Title: The influence of perceived justice of service recovery on affective and cognitive trust

Authors: Edward Shih-Tse Wang; Lily Shui-Lien Chen

Addresses: National Chung Hsing University, 250, Kuo Kuang Road, Taichung 40227, Taiwan ' Department of Management Sciences, Tamkang University, No. 151, Ying-Chuan Road, Tamsui, Taipei County 25137, Taiwan

Abstract: This study extends the justice-trust-word-of-mouth (WOM) model to identify which forms of perceived justice of service recovery have a greater impact on the consumers' affective/cognitive trust and to identify which trust more significantly influences WOM behaviour. Data was collected through a self-reported questionnaire administered to 326 undergraduate students who had experienced service failure and service recovery within the previous three months. The results reveal that while interactional justice dominates influences on affective trust, distributive justice has more significant influence on cognitive trust. Consequently, affective trust is one of the more crucial determinants of WOM behaviour. The finding assists service marketers in creating effective service and standards in the process of service recovery.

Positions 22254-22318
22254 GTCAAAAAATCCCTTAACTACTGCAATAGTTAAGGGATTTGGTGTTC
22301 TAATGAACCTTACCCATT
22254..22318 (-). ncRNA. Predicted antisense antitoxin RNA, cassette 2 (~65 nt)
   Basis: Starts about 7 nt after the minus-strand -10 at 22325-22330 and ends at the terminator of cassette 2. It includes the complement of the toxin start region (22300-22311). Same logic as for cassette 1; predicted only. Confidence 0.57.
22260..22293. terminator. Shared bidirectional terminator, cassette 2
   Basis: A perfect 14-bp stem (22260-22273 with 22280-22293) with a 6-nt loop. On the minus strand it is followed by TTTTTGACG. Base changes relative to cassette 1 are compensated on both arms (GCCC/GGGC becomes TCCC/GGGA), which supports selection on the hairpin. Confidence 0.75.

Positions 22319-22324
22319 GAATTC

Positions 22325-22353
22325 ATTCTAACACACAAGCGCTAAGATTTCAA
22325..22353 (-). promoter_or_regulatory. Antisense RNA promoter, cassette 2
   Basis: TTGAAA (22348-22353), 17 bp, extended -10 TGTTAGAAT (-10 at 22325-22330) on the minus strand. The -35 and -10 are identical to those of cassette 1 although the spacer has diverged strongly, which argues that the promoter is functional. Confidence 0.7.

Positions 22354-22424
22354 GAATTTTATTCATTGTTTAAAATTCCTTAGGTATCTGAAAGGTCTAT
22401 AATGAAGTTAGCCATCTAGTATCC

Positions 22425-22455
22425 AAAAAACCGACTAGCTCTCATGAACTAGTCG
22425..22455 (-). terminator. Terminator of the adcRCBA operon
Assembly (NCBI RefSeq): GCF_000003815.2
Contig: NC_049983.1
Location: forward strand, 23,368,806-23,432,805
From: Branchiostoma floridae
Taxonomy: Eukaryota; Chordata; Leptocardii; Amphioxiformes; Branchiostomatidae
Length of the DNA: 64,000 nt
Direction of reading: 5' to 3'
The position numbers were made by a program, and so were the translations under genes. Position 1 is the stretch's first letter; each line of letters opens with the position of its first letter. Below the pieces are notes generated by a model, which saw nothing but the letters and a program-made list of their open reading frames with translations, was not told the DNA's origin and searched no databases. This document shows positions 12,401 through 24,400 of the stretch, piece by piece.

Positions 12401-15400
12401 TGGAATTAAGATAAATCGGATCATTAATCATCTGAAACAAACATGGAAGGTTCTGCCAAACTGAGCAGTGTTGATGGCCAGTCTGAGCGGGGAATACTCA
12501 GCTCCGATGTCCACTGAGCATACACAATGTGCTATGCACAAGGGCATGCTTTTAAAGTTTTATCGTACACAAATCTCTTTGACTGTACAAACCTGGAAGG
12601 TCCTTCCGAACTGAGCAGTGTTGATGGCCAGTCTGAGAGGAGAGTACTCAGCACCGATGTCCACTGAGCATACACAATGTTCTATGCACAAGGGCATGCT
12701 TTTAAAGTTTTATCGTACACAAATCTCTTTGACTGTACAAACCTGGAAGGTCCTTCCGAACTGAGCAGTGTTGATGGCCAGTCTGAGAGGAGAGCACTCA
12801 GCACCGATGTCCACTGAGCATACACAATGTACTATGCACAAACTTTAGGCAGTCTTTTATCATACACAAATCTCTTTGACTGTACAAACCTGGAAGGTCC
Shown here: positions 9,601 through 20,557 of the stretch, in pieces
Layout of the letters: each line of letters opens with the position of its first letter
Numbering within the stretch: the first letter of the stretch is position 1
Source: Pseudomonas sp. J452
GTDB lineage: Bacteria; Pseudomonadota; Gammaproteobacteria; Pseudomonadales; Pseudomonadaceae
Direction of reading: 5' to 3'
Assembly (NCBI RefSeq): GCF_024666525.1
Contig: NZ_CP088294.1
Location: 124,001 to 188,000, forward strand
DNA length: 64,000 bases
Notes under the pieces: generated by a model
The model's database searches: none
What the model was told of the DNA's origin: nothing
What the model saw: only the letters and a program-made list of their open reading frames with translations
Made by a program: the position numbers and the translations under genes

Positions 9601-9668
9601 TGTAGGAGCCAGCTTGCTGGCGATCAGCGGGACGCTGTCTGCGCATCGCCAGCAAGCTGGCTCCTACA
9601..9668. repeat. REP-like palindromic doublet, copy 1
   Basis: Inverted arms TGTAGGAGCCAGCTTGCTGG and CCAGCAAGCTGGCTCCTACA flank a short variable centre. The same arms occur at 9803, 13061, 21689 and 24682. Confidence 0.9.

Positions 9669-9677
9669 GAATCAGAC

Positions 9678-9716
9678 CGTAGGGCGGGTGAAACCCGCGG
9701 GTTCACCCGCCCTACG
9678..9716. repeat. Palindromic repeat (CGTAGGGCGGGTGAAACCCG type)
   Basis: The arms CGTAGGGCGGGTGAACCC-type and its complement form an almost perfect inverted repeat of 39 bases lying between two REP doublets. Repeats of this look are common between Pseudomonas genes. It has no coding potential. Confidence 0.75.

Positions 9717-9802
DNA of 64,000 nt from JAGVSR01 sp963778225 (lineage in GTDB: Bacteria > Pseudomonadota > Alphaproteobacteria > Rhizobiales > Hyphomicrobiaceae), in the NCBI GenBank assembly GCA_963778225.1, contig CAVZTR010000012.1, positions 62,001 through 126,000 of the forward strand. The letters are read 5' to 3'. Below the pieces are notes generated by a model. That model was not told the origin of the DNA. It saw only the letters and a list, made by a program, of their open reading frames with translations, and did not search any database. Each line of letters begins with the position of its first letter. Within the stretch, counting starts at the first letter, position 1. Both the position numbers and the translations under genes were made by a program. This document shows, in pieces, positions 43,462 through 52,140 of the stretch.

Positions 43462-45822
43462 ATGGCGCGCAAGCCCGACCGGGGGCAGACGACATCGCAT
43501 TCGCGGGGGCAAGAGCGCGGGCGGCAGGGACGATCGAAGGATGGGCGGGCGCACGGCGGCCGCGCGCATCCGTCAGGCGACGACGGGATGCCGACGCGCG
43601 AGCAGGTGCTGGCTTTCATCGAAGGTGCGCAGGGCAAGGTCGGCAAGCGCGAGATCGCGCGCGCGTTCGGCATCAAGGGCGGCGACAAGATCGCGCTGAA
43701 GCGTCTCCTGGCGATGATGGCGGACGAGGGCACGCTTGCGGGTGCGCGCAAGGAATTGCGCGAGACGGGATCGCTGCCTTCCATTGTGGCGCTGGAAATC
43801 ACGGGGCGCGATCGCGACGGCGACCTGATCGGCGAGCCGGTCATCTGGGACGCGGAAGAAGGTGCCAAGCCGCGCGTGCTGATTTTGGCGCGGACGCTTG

Keywords: service recovery; perceived justice; affective trust; cognitive trust; WOM; word of mouth; services; standards; service failure; marketing; interactional justice; distributive justice.

DOI: 10.1504/IJSS.2011.045053

International Journal of Services and Standards, 2011 Vol.7 No.3/4, pp.278 - 290

Published online: 20 Jan 2012 *

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